Thursday, December 11, 2014

Care for Creation

 
"Saint Pope John Paul II named Francis the patron saint "of those who promote ecology" in 1979. Ecology in Europe refers to what we in the United States call environmentalism and not just the science. Francis is the patron of those who cultivate ecological consciousness, but that means a lot more than being the patron of environmental educators. His example really points to a mystical or a spiritual vision for all of the creative world as brother and sister, as he describes in his Canticle of the Creatures." - Br. Keith Warner, OFM

As Franciscan friars and followers of St. Francis we are called to cultivate this spiritual vision for the natural world as brother and sister and our need to care for creation.  If you are interested in our way of life you'll need to clarify your willingness to serve the poor and marginalized through caring for creation.  The poor and care for creation are linked together.  It's the poor and marginalized who are the first to suffer the consequences of the abuse of the earth's resources. 

While discerning our way of life you'll need to test your desire and abilities to promote and practice this vision within your family, neighborhood, community, etc....  Look for local opportunities to get involved in your community around environmental issues.

As you volunteer or work in this field you'll need to become aware of the movements of consolation and desolation before, during, and after engaging in this work. As you reflect on your experience you'll ask:  Did I experience desolation?  Did I feel weary, dry and dissatisfied?  Did I feel consolation?  Did I feel cheerful and satisfied?  Was I able to engage in these activities with a joyful and generous heart?  These two movements well help reveal the movement of the Holy Spirit in your discernment process.  Read the blog post "Consolation and Desolation" for more information on using this discernment tool.

Next, take your experiences and engage in theological reflection.  Theological reflection is an essential ingredient in the process of spiritual discernment.  It holds the possibility of discerning God's presence and/or direction.  It's the process of standing before your experience 'open' to what may or may not be revealed through the lens of faith.  Read the blog post "Theological Reflection" for more information on using this discernment tool.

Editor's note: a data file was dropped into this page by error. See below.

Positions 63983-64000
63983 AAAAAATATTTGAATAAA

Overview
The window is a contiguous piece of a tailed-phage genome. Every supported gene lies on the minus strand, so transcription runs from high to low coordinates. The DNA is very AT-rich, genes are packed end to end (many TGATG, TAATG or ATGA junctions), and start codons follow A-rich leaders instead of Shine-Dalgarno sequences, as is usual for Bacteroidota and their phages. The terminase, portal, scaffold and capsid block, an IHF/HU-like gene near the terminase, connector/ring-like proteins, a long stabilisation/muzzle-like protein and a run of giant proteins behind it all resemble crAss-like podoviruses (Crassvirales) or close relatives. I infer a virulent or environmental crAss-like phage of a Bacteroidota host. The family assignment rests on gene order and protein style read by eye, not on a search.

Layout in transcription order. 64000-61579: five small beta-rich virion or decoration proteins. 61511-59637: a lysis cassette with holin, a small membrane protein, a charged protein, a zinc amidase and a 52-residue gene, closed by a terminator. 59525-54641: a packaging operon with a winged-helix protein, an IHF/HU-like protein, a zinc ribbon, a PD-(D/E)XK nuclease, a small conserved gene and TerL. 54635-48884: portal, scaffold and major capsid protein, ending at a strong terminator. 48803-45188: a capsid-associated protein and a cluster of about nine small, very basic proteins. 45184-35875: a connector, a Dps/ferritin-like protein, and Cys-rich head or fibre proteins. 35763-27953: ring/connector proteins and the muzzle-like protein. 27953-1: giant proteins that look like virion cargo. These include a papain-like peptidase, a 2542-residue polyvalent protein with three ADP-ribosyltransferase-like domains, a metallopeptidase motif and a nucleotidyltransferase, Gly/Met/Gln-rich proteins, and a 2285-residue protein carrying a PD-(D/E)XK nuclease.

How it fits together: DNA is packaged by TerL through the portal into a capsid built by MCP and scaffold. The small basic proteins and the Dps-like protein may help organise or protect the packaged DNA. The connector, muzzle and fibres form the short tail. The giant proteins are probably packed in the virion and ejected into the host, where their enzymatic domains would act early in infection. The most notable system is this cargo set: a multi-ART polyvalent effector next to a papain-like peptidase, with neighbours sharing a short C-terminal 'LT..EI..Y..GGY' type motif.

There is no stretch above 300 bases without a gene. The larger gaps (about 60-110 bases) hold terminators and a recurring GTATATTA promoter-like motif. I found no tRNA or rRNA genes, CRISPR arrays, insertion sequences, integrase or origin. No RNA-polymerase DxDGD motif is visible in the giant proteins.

Next, share you experiences with your spiritual director and/or vocation director.  This person will listen to your story with an ear for the movement of the Holy, of the Divine.  They will also help you discern between your voice, the world (family, culture, and society) and God's voice within your experiences and theological reflection.  Read the blog post "Spiritual Direction" for more information on using this discernment tool.

Remember to be nourished by the Word and the Eucharist at Mass in order to be sent forth in mission to love and serve the Lord.  Read the blog post "Freely You Have Received, Freely Give" for more information on why Mass is important for discernment.

Lastly, at this stage in the journey you are trying to put on the "habit" of serving the poor and marginalized by promoting care for creation and living in balance with the earth and her resources.  You're trying to see if you have the abilities and the desire to live within and promote this spiritual vision as a religious brother or priest.  The work is not easy, but it's the love of God that sustains and nourishes us in this work.

Peace and all good,
Bro. Scott Slattum, OFM

Reflection:

For more information on St. Francis' vision of the created world as brother and sister and how it  informs our understanding of "Care for Creation" read Franciscan Keith Warner, OFM article published in U.S. Catholic Magazine.

Contact Information:

Franciscan Friars
Office of Vocations
2201 Laguna Street
Santa Barbara, CA 93105
Phone:  (408) 903-3422
Email: 
vocations@sbofm.org
Facebook:  www.facebooks.com/SBFranciscans.Vocations
Twitter:  www.twitter.com/OFMvocation
Website:  www.sbfranciscans.org

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